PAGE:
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The Five Best Single Game Pitching Performances in World Series History

With a couple of future hall of fame pitchers in this series, can they top these five past World Series performances?

World Series - San Francisco Giants v Kansas City Royals - Game Seven Photo by Doug Pensinger/Getty Images

With legends like Clayton Kershaw and Justin Verlander in the World Series this year, I thought it would be fun to look back on some of the best single-game pitching performances in World Series history, given that at any time during this series we could see a historic performance from one of these starters.

I ranked the games based on the data and where I would rank them in terms of performance as well as the significance and context of that particular game. For the sake of fairness and comparability, I eliminated games before 1969 since that is the year the mound was lowered, which completely changed the game. Many of these games may rank in a different order or some may not make the cut in your eyes, that’s okay, the best part about ranking these performances is that they’re complete subjective as we all interpret the different aspects of a pitching performance in our own way. I encourage you to comment below which World Series pitching performances you think are the best. Without further ado, the five best pitching performances in the World Series since 1969.

5. Scott McGregor, 10/16/1983 Game 5 — Orioles at Phillies (3-1)

9IP, 5H, 0R, 2BB, 6K, 113 pitches - 83 strikes, Game Score: 81

Although the lowest Game Score of the five top performances, Scott McGregor’s Game Five performance lead the Baltimore Orioles to a World Series title. By pitching a complete game shutout, he joined the ranks of 15 other pitchers to throw a complete game shutout in the World Series since 1969. He’s also only one of four pitchers to throw that complete game shutout in a World Series clinching game. Just that alone should earn him a spot in the top five, however in addition to that, he also only threw 113 pitches through nine innings of which 83 were strikes, which comes out to an incredible 73.5 percent strike rate. In addition to the gaudy strike rate, despite giving up two walks and five hits — two of which were extra-base hits — McGregor only allowed runners to reach scoring position three times and he only faced five batters above the minimum. That is why McGregor’s 1983 Game Five performance landed in my top five.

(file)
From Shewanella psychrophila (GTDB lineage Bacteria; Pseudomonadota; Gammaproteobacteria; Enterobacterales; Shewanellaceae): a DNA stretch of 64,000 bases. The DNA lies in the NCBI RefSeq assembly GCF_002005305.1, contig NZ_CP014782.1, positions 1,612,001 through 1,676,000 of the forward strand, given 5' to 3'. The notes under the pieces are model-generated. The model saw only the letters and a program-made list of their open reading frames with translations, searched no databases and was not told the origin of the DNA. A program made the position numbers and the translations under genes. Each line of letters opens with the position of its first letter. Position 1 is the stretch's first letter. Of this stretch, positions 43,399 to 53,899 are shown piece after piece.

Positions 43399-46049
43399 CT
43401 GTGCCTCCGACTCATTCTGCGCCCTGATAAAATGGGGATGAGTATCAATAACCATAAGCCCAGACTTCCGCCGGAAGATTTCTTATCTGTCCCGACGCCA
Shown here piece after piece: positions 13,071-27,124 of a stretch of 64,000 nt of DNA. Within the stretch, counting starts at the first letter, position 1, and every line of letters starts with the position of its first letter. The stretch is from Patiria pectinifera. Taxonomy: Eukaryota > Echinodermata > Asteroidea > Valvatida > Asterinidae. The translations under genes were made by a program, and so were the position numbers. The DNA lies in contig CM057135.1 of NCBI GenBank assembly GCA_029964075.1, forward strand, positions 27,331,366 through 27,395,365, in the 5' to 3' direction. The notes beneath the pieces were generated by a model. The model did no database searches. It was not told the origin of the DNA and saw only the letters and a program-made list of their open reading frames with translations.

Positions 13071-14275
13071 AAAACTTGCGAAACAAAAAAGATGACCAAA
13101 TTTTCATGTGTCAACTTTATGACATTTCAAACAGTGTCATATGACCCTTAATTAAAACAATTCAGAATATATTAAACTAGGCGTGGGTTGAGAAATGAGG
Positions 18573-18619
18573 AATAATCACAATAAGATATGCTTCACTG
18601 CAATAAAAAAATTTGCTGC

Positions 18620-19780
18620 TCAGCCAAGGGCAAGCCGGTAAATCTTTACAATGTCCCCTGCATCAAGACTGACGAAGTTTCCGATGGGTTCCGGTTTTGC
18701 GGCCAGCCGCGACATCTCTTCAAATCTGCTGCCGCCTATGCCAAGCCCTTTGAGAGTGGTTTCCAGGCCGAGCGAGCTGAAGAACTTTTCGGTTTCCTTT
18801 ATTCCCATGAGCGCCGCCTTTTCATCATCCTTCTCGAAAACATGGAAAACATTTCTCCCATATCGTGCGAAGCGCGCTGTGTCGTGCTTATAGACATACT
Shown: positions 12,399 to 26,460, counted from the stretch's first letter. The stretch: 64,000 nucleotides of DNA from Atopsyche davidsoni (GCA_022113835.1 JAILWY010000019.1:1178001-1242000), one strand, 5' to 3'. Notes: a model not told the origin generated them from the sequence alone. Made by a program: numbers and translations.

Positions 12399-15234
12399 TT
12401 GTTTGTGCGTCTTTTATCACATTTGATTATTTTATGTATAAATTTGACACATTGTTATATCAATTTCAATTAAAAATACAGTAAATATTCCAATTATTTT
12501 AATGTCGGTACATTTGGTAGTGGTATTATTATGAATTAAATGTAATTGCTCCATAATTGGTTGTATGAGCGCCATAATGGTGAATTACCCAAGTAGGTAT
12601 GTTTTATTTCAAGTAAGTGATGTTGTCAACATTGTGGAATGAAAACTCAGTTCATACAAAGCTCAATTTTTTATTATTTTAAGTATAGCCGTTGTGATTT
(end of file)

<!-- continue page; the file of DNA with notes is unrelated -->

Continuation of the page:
4. Madison Bumgarner, 10/26/2014 Game 5 — Giants vs Royals (2-2)

9IP, 4H, 0R, 0BB, 8K, 117 pitches - 84 strikes, Game Score: 87

If you watched the postseason in 2014, you likely recall the unbelievable performance Madison Bumgarner displayed, especially in the World Series in which he lead his team to their third Series in five seasons and captured the World Series MVP, the first pitcher to do so since Cole Hamels did it with the Philadelphia Phillies in 2008.

The rest of his postseason aside, this is likely the best game Madison Bumgarner has ever thrown. Only four baserunners the entire game, one of which was a double and three singles. He also didn’t walk any batters and had thrown 84 strikeouts out of 117 pitches which is a 71.8 percent strike rate. Bumgarner also had a staggering 17 swings and misses and another 22 called strikes, which is over 46 percent of his total strikes. With this performance the Giants captured Game Five putting them up three to two in the series, forcing a must win for Kansas City. As I said this is likely the very best game Bumgarner has ever thrown but it’s also one of the best in World Series history.

3. Josh Beckett, 10/25/2003 Game 6 — Marlins at Yankees (3-2)

9IP, 5H, 0R, 2BB, 9K, 107 pitches - 71 strikes, Game Score: 84

Josh Beckett single-handedly pitched his team to a victory in Game Six of the 2003 World Series with a complete game shutout. By winning Game Six, the Marlins also won the World Series beating the Yankees four games to two. Not only was this the deciding game for the Series, it was also played at Yankee Stadium which was a notoriously difficult place to pitch especially for the opposition.

Although only ranking eighth in terms of Game Score, to say Beckett’s performance in Game Six was dominant would be an understatement. He allowed seven total base runners over nine innings, only two of which were doubles, the only extra base hits of the game. Beckett also put up a complete game shutout with an average leverage index of 1.373 which ranks in the top 30 in World Series history, the second highest average leverage during a complete game shutout behind only Jack Morris’ performance in Game Seven of the 1991 World Series. Additionally, Beckett threw 107 pitches of which 71 were strikes which comes out to a 66.4 percent strike rate. Beckett’s performance in Game Six will not only go down in Marlins history as one of the best performances, it will also compare favorably to any other World Series performance for many years to come.